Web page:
Bruce Rayner: On PG&E electrical rate increases
Monthly cost by plan
KWH/mo E7 E6 E1 ETOU-A ETOU-B
500 Summer 87.30 103.71 97.19 110.46 133.32
500 Winter 74.55 89.30 100.43 77.93 101.26
1200 Summer 295.96 335.38 319.63 313.18 319.96
1200 Winter 270.74 243.57 333.67 229.48 243.02
2200 Summer 632.36 722.56 693.63 604.99 586.60
2200 Winter 576.51 501.92 707.67 501.33 445.53
— Submitted by Bruce Rayner
24-hour Residential Customer Service Center: 1-800-743-5000
In March, PG&E announced another rate increase for this year and their plan to change the way the bill some customers. The changeover has now been extended to May 31.
They are canceling some of their older and cheaper rate plans, meaning that some customers will be moved to a newer rate plan which may be more expensive. PG&E gives you an option to choose a different rate plan, but doesn’t clearly state all the facts that determine what will happen to your costs as a result. Further, some of your options to choose expire on May 30. So how can you know which rate plan to choose? From the information on their website, you really can’t.
Like other services and utilities from cell phones to cable TV, PG&E is making the billing schedule more complex which tends to mask the continual increase in prices that we see. There is truth in the billing schedules, but it puts the onus on the consumer to figure out the meaning of all the line items on your bill. Thus, it may pay to learn about the options you have to reduce your costs.
PG&E has had several rate increases in the past year, adding to the confusion. This year they announced they are moving toward a new way of billing for your electrical usage, requiring you to be careful when you use your electricity. Because of the confusion and customer reaction, they have delayed the implementation of their program several times, giving us more time to understand the factors that can make a difference in our monthly cost. Currently the changeover date is set for May 31.
So here’s a basic course in how PG&E determines what you pay. Depending on your usage PG&E gives you a choice of several rate plans. The basic E1 plan covers most households; it’s the one PG&E gives you as a new user. Other plans account for customers that use electric heating, hot water, dryers, or air conditioning. If you’ve added more appliances or changed your usage, it might be a good idea to check your rate plan, it’s listed on your bill. The E1 plan is fairly simple, pay one rate year round, however, when you use a lot of AC in the summer, you could be paying at a higher level or tier, as much as twice per kilowatt hour (KWH). If you use electric heating, make sure your bill shows the “H” discount rate. Other rate plans may be cheaper, but those depend your ability to cut down on usage during peak periods of the day. For those who have the older E7 and E8 plans, those were generally cheaper than the newer plans, however those are the ones PG&E is canceling.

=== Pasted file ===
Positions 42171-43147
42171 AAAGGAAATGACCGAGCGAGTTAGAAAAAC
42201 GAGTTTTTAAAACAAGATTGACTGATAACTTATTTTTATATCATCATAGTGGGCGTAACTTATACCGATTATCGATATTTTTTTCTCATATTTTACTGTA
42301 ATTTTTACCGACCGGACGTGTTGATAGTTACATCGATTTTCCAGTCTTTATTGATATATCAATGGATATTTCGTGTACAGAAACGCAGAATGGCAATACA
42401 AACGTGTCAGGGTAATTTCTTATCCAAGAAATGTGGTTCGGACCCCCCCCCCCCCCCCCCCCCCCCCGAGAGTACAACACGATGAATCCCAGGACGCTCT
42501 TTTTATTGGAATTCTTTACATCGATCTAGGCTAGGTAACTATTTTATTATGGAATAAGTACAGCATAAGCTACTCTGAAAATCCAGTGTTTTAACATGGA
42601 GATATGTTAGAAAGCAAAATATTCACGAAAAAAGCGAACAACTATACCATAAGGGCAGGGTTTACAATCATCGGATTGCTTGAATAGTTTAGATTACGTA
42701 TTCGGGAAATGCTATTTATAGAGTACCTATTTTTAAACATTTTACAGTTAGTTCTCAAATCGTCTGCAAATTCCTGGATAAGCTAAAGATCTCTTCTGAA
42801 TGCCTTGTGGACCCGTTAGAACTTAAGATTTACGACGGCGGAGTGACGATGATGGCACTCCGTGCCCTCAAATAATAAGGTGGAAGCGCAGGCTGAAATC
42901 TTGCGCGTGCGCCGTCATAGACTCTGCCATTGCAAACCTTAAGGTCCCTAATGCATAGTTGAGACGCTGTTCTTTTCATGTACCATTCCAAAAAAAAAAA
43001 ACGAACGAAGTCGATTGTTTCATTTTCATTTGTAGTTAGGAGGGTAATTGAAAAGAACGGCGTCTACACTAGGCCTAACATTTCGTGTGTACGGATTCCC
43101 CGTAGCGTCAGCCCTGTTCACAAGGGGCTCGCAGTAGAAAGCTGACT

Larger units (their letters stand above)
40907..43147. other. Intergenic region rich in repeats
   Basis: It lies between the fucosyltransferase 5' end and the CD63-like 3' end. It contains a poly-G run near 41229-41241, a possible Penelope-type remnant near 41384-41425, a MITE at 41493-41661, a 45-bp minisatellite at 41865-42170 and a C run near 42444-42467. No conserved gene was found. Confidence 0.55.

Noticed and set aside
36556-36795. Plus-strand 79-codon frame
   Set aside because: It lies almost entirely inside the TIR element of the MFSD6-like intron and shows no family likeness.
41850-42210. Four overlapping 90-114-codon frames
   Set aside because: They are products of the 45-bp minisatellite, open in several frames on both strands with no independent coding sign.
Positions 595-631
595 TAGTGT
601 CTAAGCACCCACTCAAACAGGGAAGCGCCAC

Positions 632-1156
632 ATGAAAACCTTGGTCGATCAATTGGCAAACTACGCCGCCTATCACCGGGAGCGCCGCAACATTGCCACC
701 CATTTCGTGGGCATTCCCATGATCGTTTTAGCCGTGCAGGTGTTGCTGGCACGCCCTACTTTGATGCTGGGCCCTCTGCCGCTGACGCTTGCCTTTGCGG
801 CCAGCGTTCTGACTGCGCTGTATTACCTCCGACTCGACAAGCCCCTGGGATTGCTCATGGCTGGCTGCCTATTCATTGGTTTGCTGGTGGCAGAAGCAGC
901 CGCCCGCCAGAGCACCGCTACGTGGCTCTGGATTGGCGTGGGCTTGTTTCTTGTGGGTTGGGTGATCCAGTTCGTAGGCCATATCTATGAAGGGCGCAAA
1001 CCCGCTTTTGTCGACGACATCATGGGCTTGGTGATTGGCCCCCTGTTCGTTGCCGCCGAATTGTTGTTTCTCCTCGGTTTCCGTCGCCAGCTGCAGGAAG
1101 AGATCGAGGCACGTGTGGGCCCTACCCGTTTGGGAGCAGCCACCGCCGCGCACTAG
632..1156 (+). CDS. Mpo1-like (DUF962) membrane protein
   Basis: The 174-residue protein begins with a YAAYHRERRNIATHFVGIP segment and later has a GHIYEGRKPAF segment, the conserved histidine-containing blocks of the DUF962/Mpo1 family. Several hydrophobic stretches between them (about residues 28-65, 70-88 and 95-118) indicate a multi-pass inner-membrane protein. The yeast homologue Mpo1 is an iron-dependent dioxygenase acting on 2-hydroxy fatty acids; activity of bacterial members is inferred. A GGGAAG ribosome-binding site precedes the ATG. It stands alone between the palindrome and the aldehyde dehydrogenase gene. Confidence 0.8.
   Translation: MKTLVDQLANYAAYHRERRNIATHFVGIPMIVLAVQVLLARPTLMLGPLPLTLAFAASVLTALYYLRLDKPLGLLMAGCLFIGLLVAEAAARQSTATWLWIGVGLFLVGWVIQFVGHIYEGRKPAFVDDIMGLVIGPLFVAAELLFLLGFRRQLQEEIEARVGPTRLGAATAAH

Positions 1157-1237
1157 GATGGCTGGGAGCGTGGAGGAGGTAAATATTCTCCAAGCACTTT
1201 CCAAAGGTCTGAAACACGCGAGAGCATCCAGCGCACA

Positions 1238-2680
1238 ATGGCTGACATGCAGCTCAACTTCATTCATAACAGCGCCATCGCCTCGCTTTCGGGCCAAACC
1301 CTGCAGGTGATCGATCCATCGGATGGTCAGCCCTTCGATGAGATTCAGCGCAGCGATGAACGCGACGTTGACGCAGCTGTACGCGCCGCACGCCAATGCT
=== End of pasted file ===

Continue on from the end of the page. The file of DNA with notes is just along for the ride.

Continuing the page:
Perhaps the easiest way to get an idea of your cost with any of the new rate plans is to call PG&E, then ask them to evaluate one of your last year’s summer bill (May to Nov) and a winter bill, then tell you what your cost will be under different plans this year, typically E1, E6, or ETOU-A. Don’t settle for, “It should be less/more …”, their computers should tell you exactly. All costs will be higher than last year, it’s the relative plan difference that you should look at. Since plans vary between summer and winter, average your year-round cost. Then get used to cutting back on AC or running the dryer late at night. Rates can change with the time of day and with the season. Sometimes weekends are exempt from peak charges.
What PG&E tells you should look like the accompanying chart. It shows comparisons of cost per month for different rate plans and different amounts of electricity used per month. We “reverse engineered” PG&E’s rate structure to create a program to tell us what they are doing. Your bill shows your rate plan and your usage. The data for the chart came from PG&E’s new tariffs released March 2. The amounts in the chart assume typical use during the day, your mileage may vary.
What you can conclude:
1. Your costs will be significantly different between summer and winter for the same usage.
2. High usage, or plans that have Time of Use (TOU) can result is big surprises when your bill arrives.
3. Your costs must be averaged for the year, plan costs vary greatly by the season.
4. No matter how you figure, there has been a big jump in electric costs since last year.
Bruce Rayner lives in Nevada City.
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